Looked to sweep, dragged his foot outside the line

Stuart Matsikenyeri c Ashraful b Saleh 7 (131 for 4)
Tried to tuck one to leg but closed the bat too early, leading edge to extra-cover

Tafadzwa Mufambisi c Mashud b Shahadat 8 (151 for 5)
Nicked a wide delivery through to the wicketkeeper

Elton Chigumbara lbw b Shahadat 0 (151 for 6)
Full pitched delivery banged him on the toe in front of middle and leg

Prosper Utseya c Mashud b Shahadat 0 (151 for 7)
Hung his bat out at one on off, regulation take behind the stumps

Tawanda Mupariwa run out (Rafique) 33 (232 for 8)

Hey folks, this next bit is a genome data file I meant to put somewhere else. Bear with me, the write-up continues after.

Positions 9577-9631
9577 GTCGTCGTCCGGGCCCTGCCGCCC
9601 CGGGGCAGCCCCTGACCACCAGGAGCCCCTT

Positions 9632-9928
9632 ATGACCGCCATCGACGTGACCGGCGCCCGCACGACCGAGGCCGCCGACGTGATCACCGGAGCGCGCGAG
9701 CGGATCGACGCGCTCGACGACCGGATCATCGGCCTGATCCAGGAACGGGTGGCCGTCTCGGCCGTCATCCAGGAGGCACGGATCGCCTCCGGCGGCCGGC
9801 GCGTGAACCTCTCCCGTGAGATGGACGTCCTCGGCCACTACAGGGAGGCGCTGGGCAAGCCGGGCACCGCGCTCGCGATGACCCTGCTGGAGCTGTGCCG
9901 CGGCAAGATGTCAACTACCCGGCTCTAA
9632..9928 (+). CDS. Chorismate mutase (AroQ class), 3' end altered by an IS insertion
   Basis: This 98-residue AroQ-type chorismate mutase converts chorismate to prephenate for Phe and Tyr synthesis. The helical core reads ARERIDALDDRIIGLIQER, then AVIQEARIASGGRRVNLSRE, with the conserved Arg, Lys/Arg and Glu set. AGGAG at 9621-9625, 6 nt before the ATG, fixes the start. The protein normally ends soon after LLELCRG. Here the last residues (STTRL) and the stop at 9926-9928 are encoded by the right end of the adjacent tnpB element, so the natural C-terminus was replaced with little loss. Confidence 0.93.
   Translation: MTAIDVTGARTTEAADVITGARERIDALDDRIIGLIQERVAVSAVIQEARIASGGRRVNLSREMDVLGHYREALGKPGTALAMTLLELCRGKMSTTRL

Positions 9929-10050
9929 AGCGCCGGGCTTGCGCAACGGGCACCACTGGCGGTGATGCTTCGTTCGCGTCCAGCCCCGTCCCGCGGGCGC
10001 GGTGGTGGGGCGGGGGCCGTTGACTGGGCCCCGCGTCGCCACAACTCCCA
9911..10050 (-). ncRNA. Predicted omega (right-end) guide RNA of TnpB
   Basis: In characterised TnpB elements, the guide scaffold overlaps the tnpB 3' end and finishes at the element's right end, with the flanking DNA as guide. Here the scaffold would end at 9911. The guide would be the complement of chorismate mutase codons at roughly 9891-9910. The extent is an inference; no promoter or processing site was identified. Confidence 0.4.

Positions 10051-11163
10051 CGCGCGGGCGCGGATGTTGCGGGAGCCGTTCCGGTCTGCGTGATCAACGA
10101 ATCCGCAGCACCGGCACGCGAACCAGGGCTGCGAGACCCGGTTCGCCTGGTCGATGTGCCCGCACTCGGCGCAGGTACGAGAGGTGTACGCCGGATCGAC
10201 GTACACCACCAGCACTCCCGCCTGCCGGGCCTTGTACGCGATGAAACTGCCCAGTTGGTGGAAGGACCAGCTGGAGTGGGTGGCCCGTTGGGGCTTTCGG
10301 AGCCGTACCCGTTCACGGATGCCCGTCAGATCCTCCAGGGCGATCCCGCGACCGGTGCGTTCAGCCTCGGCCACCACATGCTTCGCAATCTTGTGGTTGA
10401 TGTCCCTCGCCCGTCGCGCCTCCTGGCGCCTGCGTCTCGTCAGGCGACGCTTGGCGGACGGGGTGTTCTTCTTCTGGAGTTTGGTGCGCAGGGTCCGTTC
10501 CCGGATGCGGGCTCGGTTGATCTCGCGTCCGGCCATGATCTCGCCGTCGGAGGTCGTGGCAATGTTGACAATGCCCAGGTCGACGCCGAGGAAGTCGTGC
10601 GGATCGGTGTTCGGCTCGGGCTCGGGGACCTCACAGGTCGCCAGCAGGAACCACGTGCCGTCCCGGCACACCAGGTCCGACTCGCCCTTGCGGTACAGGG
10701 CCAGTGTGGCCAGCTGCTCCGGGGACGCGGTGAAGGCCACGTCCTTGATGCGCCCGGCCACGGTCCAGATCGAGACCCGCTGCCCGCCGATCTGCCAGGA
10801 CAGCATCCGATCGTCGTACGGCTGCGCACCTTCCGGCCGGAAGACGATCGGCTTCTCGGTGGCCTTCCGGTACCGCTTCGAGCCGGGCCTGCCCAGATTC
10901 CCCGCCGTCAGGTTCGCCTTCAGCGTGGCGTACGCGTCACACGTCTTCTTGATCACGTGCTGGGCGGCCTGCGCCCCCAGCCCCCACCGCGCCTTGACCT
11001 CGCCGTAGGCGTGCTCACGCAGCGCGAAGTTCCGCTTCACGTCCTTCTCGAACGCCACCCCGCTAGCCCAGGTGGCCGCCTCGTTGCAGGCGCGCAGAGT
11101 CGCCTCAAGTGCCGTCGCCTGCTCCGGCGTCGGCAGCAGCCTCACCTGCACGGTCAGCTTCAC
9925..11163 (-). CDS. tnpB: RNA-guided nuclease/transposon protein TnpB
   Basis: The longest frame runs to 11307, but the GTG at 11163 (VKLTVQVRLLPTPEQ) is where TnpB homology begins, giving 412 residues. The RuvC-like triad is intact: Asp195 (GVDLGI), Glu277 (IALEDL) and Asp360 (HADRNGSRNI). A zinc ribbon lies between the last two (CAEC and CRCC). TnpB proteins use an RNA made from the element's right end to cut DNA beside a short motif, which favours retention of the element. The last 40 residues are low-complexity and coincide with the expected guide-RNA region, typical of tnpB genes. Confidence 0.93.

Set off for a single, sent back, run out by miles

Jamie Alter is editorial assistant of Cricinfo

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Jamie Alter Senior sub-editor While teachers in high school droned on about Fukuyama and communism, young Jamie's mind tended to wander to Old Trafford and the MCG. Subsequently, having spent six years in the States - studying Political Science, then working for an insurance company - and having failed miserably at winning any cricket converts, he moved back to India. No such problem in Bangalore, where he can endlessly pontificate on a chinaman who turned it around with a flipper, and why Ricky Ponting is such a good hooker. These days he divides his time between playing office cricket and constant replenishments at one of the city's many pubs.